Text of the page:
John let out a chortle. “Absolutely! However, there’s no way the hurricane is hitting us.”

Bill paused a moment to take a big gulp of his Budweiser. “What are you saying, John? Every weatherman has said that Katrina is going to hit us directly.” 

“Nope. Ever wondered why Camille veered away from New Orleans and hit Mississippi? It’s the Mississippi River that pushes those storms away. You see, the storms see all of those chemicals coming down the river and they want no part of it, so they go to Mississippi.”

“Are you serious, John? How many beers have you had already?”

John could only laugh as he pretended to cast his fishing line toward his brother. “Gotcha!” 

“Yeah, I got your gotcha right here,” said Bill grabbing his crotch. “My next word is ‘rabbi.’”

John shook his head in disbelief. “Why would you play that word, Bill? It doesn’t have a lot of points there, and besides…”

“Besides what?” barked Bill.

“A Jew man by the way?” 

“Let me tell you something, John,” Bill slowly leaned back in his chair. “One of the nicest men I ever met was this rabbi who helped me when I came back from Nam. Nobody was helping Vietnam vets, especially black ones. Rabbi Nathaniel Share helped me. I was at the VA, and I was just lost. I needed a job to forget about all of the shit I saw in Nam. Kids dying for what? The rabbi said he needed an assistant around the temple to keep things in order.”

“What did you know about keeping a temple in order?” questioned John.

“Nothing. I told the rabbi as much. Although there were two Jewish guys in my platoon—maybe this was why we got along so well. Anyway, I worked at the temple for seven years until the rabbi died. He was really involved in the civil rights movement. Rabbi Share spoke out against acts of violence and bigotry. However, the board of the temple feared being attacked from the Klan, so they asked him to stop speaking out as the rabbi of the synagogue.

John leaned in a little bit closer to Bill. “Really?” 

“Many synagogues in cities like Atlanta, Nashville, Jacksonville, and Miami were bombed or threatened, and the rabbis in these communities received death threats,” Bill continued. “Do you remember the movie Driving Miss Daisy with Morgan Freeman?”

“Absolutely, but I hated how Morgan Freeman said, ‘I am driving you to the store, Miss Daisy.’”

Bill shook his head in agreement.“Me too, but that’s the way it was back then. Anyway, it was that big temple in Atlanta that exploded in the movie. Speaking of Atlanta, do you know what Dr. King said about the Jews?”

“No, tell me.”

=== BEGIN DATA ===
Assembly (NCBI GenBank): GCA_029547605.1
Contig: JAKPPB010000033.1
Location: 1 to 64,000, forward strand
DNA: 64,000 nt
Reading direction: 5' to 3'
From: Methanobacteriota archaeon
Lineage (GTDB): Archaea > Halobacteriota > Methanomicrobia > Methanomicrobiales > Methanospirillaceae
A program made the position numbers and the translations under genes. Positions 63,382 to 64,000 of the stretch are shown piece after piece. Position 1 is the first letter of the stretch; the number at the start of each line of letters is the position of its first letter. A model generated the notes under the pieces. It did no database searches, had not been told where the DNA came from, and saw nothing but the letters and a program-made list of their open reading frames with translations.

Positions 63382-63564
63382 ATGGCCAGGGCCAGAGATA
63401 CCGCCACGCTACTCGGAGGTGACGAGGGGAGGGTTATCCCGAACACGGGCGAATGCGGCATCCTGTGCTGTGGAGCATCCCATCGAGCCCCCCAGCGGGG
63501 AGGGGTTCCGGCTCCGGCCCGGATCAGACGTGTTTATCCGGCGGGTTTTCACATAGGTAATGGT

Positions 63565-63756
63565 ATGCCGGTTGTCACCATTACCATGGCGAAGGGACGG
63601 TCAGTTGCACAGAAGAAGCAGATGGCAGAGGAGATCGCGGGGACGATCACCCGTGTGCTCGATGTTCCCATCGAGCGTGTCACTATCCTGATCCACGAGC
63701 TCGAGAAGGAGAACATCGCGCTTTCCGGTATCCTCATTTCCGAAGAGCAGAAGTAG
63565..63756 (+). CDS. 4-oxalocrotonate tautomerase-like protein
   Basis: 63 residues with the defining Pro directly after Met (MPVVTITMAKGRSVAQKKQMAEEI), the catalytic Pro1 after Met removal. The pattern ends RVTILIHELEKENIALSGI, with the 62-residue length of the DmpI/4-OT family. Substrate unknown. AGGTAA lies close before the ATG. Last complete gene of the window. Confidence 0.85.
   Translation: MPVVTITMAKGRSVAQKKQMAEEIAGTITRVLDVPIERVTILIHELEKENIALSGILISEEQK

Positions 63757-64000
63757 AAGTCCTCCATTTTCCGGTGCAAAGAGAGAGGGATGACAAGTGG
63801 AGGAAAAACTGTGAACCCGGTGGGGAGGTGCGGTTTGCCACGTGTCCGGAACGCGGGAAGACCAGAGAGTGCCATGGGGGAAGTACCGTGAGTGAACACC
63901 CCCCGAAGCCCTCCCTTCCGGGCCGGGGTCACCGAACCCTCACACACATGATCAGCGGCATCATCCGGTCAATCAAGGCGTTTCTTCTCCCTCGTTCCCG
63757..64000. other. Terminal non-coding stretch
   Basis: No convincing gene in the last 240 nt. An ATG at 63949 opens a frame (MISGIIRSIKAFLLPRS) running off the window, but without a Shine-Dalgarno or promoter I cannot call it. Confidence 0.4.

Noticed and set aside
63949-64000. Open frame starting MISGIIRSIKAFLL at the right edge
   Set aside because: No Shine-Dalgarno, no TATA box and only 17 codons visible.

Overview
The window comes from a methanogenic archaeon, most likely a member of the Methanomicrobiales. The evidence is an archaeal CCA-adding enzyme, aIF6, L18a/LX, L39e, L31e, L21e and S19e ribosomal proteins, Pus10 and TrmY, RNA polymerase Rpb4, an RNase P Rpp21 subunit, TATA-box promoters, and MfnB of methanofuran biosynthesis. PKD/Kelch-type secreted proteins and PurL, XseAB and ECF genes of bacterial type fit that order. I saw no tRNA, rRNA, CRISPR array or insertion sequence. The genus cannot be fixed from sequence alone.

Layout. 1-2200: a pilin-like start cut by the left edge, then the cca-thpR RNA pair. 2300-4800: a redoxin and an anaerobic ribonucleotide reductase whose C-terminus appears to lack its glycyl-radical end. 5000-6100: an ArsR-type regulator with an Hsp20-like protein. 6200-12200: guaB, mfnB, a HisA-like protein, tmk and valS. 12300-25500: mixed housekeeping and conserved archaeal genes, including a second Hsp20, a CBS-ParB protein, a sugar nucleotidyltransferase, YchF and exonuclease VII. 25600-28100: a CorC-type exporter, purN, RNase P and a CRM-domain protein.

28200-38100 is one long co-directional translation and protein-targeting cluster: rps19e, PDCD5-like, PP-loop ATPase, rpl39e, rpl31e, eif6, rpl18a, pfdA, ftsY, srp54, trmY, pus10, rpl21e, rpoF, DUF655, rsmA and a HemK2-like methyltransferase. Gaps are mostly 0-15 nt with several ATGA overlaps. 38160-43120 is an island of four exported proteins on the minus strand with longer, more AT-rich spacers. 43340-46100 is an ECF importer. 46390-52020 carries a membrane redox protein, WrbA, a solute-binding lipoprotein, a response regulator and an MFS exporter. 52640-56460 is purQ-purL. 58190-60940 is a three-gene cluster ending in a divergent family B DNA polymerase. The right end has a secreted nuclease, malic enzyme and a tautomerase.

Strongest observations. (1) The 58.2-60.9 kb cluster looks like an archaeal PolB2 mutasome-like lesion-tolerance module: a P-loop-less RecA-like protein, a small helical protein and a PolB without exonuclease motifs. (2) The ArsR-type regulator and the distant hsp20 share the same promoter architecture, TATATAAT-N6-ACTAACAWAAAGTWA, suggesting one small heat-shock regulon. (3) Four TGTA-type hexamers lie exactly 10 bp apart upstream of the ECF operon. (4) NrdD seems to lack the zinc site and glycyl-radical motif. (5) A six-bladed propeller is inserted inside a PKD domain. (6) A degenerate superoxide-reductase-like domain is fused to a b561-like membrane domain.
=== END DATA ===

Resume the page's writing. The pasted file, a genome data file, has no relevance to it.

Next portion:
“Dr. King said, ‘It would be impossible to record the contribution that Jewish people have made toward the Negro’s struggle for freedom, it has been so great.’”

John began to laugh. “Bill, you’re providing me with quite a history lesson! What else can you enlighten me on the civil rights movement?” 

“Do you remember those freedom riders in Mississippi? They were brought to this prison in Parchment, both black and white kids. There was this rabbi from Jackson who went to console them and sent messages back to their families.” 

“That was one brave dude,” John interjected.

“That was Rabbi Perry Nussbaum. Rabbi Share admired him greatly. As a result of Rabbi Nussbaum’s actions, the Klan bombed his home and his temple.”

“No shit, for real?”

“Yup. And did you also know that a rabbi spoke just before Dr. King’s ‘I Had A Dream Speech?’ Rabbi Joachim Prinz, a Holocaust survivor, spoke out against racial injustice. Rabbi Prinz believed that Jews couldn’t remain silent about racial injustice like so many countries did during the Holocaust. Rabbi Prinz said, ‘The most urgent, the most disgraceful, the most shameful and the most tragic problem is silence.’”

“You don’t have that problem, Bill, as there’s nothing silent about you.” 

Bill flashed a smile at John. “You got that right, brother. Now it’s your turn. I’ll be back in a minute. You want another beer?” 

“Sure.” 

The wind began to pick up a bit in squalls. John saw some garbage cans being pushed up the street as if there was an invisible person rolling it.

“Wow, it’s really coming,” Bill observed as he stepped out onto the porch. “It’s still your turn.”

“Ok, my next word is ‘crime’: c—r—i—m—e.” 

“I think we have seen our fair share of that,” said Bill.